There has been a death in the office of Lockhart (Dane DeHaan), last night one of the executives who was working late was attending to his mail when he noticed a distinctive envelope with a wax seal, but minutes after handling it he began to feel unwell. Going over to the water cooler for a drink, he collapsed and died, news that reaches Lockhart the next day when he is called into his bosses' boardroom and asked some very serious questions such as "How would you like to go to prison?" They have discovered evidence of his corruption and are using it to blackmail him: basically, the business is in a critical state, so either he takes the fall or finds the man who can in his place...
To do that, our hero (who starts out as an antihero) must travel to Switzerland and an exclusive clinic there, where Pembroke (Harry Groener), the man responsible for the calamity at the company, has run off for treatment for a condition they believe is entirely fictional. All Lockhart has to do is travel to this old castle and persuade him in no uncertain terms that he is needed back home, then and only then will the business survive the investigation into it - and the junior exec won't go to jail. But when he arrives in this Alpine region, he finds more than he bargained for, in fact he finds he is in a Mario Bava movie, only the true horror is that it is not directed by Bava, but by Gore Verbinski.
He's in a remake of Baron Blood, essentially, one of the lesser thought of chillers in the great Italian fantasist's canon, so it was less of an issue to watch a Hollywood redo than maybe one of his classics. With that in mind, it was worth observing that Verbinski was not prepared to do anything by halves, and really committed to delivering on the wilder aspects of the outlandish plot, a mixture of Bram Stoker's Dracula, Last Year at Marienbad, any shocker based in a sinister sanatorium, and a bunch of European works in this vein, a Hammer horror tone notable; heck, there was even a bit of The Phantom of the Opera in there for the grand finale. By this stage in the genre, often out of Hollywood, there were a lot of influences worn on a lot of sleeves.
Sadly, even with what was a high gloss on the ghastliness, A Cure for Wellness did not find its audience when it was released in the cinemas, and the attempts to make a mainstream movie star out of the sarcastic-cherub-faced DeHaan once again floundered, his second big budget flop in a matter of months. But he was pretty well cast here, not necessarily playing a likeable man yet we warm to him thanks to the ordeal Lockhart endures the further he uncovers what it happening at the clinic. It was a hard road to travel to generate audience sympathy, and for many it was evidently not enough, but he was fine in the role, altering from an entitled capitalist to a more generous view of his fellow man, ironically after experiencing them at their worst; he was supported by Jason Isaacs as the smooth villain and Mia Goth as the damsel in distress.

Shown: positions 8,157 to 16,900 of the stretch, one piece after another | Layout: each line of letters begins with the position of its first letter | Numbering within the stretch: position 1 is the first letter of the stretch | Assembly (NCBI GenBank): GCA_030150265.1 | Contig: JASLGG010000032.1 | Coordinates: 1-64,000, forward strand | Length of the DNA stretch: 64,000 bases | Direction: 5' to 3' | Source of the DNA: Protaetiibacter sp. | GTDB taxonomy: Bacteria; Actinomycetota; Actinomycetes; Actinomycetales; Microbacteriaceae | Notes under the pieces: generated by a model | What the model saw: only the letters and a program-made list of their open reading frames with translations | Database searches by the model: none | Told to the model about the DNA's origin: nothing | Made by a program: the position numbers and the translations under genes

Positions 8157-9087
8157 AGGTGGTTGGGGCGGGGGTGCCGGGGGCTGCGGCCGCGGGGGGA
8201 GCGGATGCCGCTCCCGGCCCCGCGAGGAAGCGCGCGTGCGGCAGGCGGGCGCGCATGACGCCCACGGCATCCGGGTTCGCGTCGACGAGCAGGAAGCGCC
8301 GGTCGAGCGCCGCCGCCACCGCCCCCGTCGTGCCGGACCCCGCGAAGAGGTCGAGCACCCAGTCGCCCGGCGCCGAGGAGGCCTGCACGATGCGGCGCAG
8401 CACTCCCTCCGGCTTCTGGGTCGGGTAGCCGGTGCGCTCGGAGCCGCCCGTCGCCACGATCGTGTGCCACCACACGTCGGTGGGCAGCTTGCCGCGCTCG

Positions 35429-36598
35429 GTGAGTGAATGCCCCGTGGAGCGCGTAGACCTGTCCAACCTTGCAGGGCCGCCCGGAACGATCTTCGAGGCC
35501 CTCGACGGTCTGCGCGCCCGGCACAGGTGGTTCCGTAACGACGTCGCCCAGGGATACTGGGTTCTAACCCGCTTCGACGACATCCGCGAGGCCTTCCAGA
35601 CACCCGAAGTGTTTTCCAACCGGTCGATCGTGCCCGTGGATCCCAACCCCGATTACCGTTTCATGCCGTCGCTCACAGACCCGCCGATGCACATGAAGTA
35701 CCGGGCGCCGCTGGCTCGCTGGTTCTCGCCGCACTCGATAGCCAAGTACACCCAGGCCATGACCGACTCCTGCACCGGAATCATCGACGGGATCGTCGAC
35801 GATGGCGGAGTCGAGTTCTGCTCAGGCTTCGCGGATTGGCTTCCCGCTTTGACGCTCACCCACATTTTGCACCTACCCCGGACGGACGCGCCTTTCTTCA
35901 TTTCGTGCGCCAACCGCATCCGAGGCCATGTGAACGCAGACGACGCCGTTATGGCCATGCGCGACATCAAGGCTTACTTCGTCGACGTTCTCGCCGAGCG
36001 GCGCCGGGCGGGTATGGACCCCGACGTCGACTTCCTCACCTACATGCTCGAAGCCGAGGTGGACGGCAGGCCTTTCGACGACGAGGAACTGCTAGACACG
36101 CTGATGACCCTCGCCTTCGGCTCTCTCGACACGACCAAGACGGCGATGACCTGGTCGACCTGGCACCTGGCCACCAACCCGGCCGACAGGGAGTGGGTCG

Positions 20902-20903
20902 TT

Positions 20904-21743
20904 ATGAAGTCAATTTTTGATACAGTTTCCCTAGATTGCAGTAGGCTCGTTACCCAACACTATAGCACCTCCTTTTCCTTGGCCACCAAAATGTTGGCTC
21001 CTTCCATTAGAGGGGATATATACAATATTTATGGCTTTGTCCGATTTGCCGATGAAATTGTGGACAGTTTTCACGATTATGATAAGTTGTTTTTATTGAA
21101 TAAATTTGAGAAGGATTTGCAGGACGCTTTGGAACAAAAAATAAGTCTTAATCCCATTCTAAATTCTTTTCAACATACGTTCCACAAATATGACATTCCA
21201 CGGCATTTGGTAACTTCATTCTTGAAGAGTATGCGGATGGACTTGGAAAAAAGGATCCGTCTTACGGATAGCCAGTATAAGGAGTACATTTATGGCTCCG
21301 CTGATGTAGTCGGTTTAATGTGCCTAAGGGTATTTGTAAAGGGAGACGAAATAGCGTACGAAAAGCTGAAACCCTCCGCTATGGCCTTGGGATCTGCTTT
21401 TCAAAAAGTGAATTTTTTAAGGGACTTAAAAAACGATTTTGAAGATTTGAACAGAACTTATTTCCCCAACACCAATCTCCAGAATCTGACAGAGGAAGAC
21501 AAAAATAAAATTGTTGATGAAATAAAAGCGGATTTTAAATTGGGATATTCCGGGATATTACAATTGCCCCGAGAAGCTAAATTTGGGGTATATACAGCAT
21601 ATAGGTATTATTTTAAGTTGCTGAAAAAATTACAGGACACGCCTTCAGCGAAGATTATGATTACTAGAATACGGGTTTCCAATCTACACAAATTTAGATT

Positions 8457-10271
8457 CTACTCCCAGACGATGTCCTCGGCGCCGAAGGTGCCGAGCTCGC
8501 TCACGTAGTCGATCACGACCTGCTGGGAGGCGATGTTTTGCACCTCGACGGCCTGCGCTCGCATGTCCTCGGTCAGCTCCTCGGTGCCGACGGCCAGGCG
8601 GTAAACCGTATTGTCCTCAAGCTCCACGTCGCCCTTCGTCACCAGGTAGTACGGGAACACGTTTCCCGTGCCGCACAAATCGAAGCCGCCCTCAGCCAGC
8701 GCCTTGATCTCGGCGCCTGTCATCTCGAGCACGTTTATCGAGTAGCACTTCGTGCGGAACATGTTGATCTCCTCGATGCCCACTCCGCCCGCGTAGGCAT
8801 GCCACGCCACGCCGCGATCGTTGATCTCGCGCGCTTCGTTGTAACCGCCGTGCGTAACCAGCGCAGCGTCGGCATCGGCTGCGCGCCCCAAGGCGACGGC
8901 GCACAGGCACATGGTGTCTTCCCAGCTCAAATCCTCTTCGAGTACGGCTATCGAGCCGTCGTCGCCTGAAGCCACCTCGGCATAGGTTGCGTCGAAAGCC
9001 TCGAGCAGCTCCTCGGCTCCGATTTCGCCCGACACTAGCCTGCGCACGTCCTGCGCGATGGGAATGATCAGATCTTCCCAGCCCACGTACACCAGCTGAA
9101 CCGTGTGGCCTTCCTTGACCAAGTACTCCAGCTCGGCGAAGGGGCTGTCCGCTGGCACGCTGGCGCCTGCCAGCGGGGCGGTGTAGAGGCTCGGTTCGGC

Isaacs was a lot of devilish fun as the mad doctor who, as it transpires, is using his own breed of eels to bring about his cure for all ailments that may well work for nobody but himself, and Goth was appropriately wide-eyed as the innocent victim with a horrible secret she is unaware of, in fact every actor made a decent fist of their hard to read menace, some more overtly than others. When Lockhart is trapped in the castle after breaking his leg in a car accident while leaving on the twisty mountain roads, he twigs his treatment is not doing him much benefit, so commences his investigations as to what is really going on, his access to Pembroke eliciting naught but gnomic pronouncements from the man, that's when he manages to catch up with him as the staff seem dedicated to make things as difficult as possible for the would-be corporate shark. It had to be said, there was probably a lot more of this than was strictly necessary, for you got the message something dreadful was up early on and the rest of the two-hours-plus merely confirmed your suspicions, but if you appreciated a journey more than a destination, this was stylish and diverting. Music by Benjamin Wallfisch.
Born Gregor Verbinski, this visually inventive director got his start in advertising before making his feature debut in 1997 with the anarchic comedy Mousehunt. He helmed the critically-maligned thriller The Mexican and hit horror remake The Ring, while swashbuckling epic Pirates of the Caribbean, with Johnny Depp, spawned a multi-million dollar franchise. He left that after the third instalment to make his first animation, the comedy Western Rango which he followed with a live action one, mega-flop The Lone Ranger, then another flop, the horror remake A Cure for Wellness. Verbinski was also creator of Budweiser's frog TV ad campaign.